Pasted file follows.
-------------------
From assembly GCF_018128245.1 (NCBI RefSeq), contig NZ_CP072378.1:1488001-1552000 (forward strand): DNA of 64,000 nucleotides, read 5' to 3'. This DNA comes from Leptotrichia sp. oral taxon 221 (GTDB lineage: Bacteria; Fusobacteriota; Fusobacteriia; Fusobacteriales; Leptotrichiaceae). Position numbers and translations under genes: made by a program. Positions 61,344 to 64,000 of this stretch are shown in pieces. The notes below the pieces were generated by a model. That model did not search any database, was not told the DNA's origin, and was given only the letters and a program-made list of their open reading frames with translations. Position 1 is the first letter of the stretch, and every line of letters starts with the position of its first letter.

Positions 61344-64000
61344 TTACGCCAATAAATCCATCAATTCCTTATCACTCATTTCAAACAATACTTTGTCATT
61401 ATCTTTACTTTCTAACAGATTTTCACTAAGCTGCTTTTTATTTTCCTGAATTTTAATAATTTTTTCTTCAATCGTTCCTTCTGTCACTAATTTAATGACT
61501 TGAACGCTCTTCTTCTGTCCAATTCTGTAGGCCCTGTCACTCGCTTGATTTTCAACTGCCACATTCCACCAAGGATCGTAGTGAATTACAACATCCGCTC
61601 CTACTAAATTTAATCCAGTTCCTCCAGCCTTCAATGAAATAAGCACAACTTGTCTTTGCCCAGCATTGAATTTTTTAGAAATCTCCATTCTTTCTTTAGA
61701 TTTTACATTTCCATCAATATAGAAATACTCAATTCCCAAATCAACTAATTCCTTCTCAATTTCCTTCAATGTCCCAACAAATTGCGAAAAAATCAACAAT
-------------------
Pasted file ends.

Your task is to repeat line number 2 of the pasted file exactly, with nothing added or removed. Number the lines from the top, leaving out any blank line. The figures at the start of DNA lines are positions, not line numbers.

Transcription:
Positions 61344-64000